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For a multi-index $\alpha=(\alpha_1,\alpha_2,\dots,\alpha_n)$ the absolute value is $$ \lvert \alpha \rvert=\alpha_1+\alpha_2+\cdots+\alpha_n $$

But, because it is the absolute value, shouldn't it be $$ \lvert \alpha\rvert=\sqrt{\alpha_1^2+\alpha_2^2+\cdots\alpha_n^2} \qquad ? $$

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Both of $\alpha_1+\alpha_2+\cdots+\alpha_n$ and $\sqrt{\alpha_1^2+\alpha_2^2+\cdots+\alpha_n^2}$ are formulas that may be useful in different cases.

Apparently you're reading a paper or text where the author decided that it will be useful for him to have a short notation for $\alpha_1+\alpha_2+\cdots+\alpha_n$. He is then perfectly entitled to define $|\alpha|$ to be that notation.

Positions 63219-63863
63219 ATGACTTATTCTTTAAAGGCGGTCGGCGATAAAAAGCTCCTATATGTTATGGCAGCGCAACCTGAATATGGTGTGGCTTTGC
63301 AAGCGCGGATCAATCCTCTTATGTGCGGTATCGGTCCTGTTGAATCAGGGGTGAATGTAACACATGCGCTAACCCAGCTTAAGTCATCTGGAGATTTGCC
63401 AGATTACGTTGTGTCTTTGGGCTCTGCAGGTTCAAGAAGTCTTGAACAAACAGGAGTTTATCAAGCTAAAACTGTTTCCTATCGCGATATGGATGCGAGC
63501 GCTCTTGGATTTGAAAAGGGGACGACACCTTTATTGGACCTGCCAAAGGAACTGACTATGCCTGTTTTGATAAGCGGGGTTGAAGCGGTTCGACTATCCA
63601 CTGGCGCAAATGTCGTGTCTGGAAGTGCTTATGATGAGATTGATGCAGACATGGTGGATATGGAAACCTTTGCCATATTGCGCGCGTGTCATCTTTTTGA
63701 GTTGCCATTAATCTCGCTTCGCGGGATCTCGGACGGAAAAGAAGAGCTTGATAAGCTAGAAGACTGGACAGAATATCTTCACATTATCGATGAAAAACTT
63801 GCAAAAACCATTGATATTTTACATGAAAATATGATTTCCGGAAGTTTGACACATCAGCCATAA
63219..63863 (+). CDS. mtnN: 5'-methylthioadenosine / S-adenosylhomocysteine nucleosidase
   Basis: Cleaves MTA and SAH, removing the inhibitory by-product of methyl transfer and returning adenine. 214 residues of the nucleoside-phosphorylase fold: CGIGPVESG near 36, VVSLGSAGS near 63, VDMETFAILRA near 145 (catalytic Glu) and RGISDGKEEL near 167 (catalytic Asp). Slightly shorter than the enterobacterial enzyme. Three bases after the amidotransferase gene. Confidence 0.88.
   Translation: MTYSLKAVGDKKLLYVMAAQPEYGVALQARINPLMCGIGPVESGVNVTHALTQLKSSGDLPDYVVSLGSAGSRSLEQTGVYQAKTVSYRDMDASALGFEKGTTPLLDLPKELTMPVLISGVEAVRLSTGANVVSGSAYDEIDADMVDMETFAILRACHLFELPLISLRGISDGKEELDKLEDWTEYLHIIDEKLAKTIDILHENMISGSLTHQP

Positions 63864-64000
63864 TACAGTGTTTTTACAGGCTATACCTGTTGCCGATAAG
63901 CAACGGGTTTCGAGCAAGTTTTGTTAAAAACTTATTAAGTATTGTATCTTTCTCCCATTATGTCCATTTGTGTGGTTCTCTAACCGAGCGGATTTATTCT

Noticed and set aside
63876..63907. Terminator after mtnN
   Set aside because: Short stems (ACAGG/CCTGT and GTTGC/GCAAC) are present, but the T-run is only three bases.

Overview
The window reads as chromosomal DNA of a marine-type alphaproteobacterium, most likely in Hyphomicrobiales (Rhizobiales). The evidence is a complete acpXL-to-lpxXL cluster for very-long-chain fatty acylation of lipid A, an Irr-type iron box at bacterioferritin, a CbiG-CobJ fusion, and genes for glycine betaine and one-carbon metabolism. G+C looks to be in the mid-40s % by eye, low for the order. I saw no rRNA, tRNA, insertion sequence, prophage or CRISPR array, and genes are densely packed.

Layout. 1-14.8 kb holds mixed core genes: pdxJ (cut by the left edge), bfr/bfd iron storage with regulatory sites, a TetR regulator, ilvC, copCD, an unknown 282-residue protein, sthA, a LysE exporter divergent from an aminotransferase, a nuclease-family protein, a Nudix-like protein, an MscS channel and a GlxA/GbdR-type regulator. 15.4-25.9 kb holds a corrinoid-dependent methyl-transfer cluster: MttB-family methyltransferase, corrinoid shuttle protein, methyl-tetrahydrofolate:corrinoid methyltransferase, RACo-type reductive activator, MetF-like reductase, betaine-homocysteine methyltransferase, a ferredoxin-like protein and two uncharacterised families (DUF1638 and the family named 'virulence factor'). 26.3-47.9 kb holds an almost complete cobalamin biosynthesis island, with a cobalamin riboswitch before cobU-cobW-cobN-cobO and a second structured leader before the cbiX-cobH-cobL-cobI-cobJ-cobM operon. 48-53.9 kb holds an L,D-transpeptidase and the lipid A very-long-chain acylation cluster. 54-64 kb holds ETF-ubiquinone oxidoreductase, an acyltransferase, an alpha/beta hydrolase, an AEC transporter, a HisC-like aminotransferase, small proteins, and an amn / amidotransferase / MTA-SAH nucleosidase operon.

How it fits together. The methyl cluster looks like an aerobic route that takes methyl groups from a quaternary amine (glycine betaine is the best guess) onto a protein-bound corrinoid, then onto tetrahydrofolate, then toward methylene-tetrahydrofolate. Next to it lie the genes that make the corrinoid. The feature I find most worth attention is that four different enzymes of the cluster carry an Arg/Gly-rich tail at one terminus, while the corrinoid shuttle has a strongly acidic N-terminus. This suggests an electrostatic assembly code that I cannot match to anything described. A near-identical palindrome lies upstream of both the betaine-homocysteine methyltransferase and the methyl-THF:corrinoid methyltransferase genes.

Do not think that simply because of the notation, this author's $|\alpha|$ has to have any particular of the properties of the length of geometric vectors you may be used to.

Note that $|\cdots|$ already has many different meanings, e.g. $|A|$ for the number of elements in the set $A$, or sometimes $|A|$ for the determinant of the matrix $A$ -- and you need to infer from the context which of the meanings is in play when reading any particular piece of mathematics.

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